Equine-Assisted Psychotherapy (EAP) is a treatment modality in which horses are used to introduce therapy clients to themselves in a manner that is more efficient and less threatening than traditional verbal therapy. During EAP sessions, horses become a metaphorical vehicle in which clients are able to observe their own instinctual behavioral patterns and reaction to external stimulation. Clients are taught that the principle interaction between humans and horses during all equestrian activities consists in the rider/trainer delivering non-verbal cues (reining, spurring, etc.) that apply a certain amount of pressure and pain on the animal. They are further taught that horses move toward pain and away from pressure, which makes riding and reining horses possible.

Emotionally healthy humans respond to pressure and pain in a similar fashion: part of processing emotional pain consists in confronting it, identifying the cause, and working towards relieving the pressure a particular pain is exerting on one’s life. Such is done by resolving conflicts in relationships, forgiving others, reconciling past experiences or traumas, admitting faults, amending wrongs, and moving forward.

In contrast, emotionally unhealthy people tend to avoid pain and to allow dysfunction to remain a constant source of pressure in their lives, which is quite evident in the gamut of aberrant behaviors many EAP participants exhibit prior to treatment. Whether this behavior consists in abusing drugs, or in maintaining a codependent or abusive romantic relationship, there is a paralysis of sorts that prevents one from an onward movement.

Equine-Assisted Psychotherapy teaches clients that emotionally unhealthy people spend their lives in a stasis of repetition that allows no room for personal growth and, ultimately, results in emotional bankruptcy, delinquency, and hedonism. By revealing parallels between equine behavior and human emotional cognition during structured EAP activities, therapists are able to help clients identify corrective approaches that can be taken to overcome the particular issues they face in their daily lives. Additional benefits can be seen by the fact that horses cannot be manipulated or “strong-armed,” and that they are incredibly attuned to our emotional state every time we interact with them. We find that improvements in patience and analytical skills result from EAP participation, as well as an ability to read body language and pick up on social cues. These forms of non-verbal communication are often lacking in many of the young men we work with and seem to contribute to much of their frustration, feelings of isolation, and inability to empathize with others.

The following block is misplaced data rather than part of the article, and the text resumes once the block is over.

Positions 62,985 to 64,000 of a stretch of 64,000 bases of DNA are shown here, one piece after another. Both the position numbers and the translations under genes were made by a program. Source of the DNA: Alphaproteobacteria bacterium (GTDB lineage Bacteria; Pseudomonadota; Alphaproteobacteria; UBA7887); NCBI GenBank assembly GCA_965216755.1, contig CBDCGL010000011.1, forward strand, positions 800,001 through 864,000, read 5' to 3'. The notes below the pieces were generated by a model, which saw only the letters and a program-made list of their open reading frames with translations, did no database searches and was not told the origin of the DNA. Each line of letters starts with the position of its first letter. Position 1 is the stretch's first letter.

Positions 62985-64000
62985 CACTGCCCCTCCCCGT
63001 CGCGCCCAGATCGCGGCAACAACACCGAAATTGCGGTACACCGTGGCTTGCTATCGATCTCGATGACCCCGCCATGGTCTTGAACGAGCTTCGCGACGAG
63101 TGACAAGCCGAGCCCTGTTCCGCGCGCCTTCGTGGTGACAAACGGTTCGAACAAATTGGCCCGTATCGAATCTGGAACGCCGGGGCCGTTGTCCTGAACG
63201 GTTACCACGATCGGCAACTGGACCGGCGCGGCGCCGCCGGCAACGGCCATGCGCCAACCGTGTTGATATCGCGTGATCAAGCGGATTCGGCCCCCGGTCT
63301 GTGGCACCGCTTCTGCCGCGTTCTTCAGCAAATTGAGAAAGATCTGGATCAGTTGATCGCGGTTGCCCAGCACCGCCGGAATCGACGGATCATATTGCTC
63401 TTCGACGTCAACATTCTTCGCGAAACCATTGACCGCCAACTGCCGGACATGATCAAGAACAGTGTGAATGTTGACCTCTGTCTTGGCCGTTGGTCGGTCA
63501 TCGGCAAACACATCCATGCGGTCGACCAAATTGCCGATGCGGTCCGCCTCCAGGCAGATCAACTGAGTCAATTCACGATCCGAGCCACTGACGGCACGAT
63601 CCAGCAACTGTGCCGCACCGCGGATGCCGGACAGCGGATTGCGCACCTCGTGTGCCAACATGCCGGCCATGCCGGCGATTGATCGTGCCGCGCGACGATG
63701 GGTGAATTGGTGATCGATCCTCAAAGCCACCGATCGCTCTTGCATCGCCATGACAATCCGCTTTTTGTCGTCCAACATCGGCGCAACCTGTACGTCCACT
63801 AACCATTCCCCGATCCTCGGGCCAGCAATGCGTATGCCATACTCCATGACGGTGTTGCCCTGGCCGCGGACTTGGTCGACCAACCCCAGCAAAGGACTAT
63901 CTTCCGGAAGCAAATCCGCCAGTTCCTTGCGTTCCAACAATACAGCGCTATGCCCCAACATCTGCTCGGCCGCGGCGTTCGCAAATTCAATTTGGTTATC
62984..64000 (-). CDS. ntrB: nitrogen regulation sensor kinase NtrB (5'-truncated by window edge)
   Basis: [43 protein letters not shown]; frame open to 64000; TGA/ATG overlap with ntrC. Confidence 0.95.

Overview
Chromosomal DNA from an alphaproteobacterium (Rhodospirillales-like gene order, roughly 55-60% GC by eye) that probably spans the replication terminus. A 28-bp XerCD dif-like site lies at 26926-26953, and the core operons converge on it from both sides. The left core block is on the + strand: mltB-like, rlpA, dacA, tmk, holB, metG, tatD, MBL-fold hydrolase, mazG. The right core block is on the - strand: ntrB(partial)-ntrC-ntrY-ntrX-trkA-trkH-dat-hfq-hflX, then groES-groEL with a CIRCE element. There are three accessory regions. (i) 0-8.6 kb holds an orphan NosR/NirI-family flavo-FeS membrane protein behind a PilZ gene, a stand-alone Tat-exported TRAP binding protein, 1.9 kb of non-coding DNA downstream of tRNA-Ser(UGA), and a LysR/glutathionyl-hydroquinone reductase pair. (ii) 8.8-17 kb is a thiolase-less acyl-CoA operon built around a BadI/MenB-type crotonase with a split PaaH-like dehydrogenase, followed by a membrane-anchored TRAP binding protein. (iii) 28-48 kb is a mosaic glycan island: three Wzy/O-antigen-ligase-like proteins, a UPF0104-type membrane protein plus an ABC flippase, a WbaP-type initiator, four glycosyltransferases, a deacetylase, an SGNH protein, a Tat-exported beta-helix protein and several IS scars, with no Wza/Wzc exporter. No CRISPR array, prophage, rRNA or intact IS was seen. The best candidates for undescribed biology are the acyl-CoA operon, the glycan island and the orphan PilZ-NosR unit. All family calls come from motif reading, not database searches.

For these reasons, Petty Creek Ranch uses Equine-Assisted Psychotherapy to help young men who struggle with conflict resolution, anger management, substance abuse, and a variety of other conduct disorders. We find that the immediate therapeutic alliance that is formed between the young men and the horses they use during EAP sessions also makes this approach particularly beneficial for clients who have autism, reactive attachment disorder, and oppositional/defiance disorder.

We at Petty Creek Ranch cherish our horses and the central role they play within our Montana culture. While your son is in our program, he will also go on frequent recreational outings into some of the most rugged and pristine wilderness areas in the continental United States on horseback. Pack trips into the back country to fly fish at an alpine lake, or to scout elk in some remote area for an upcoming hunting season, are among the many activities he will experience at PCR. We believe that these first-time experiences will deepen his immersion within our therapeutic milieu and provide an alternative recreational outlet in which he can satiate the natural thrill-seeking behavior that is inherent in adolescence. By redirecting these natural inclinations, our team of qualified mentors will help your son discover his strengths and reach his full potential.

The Equine Therapy Process: Cleansing, Responsibility, and Transition.


Contact Number: (406) 722-3226

Email Adress: pettycreekranch@gmail.com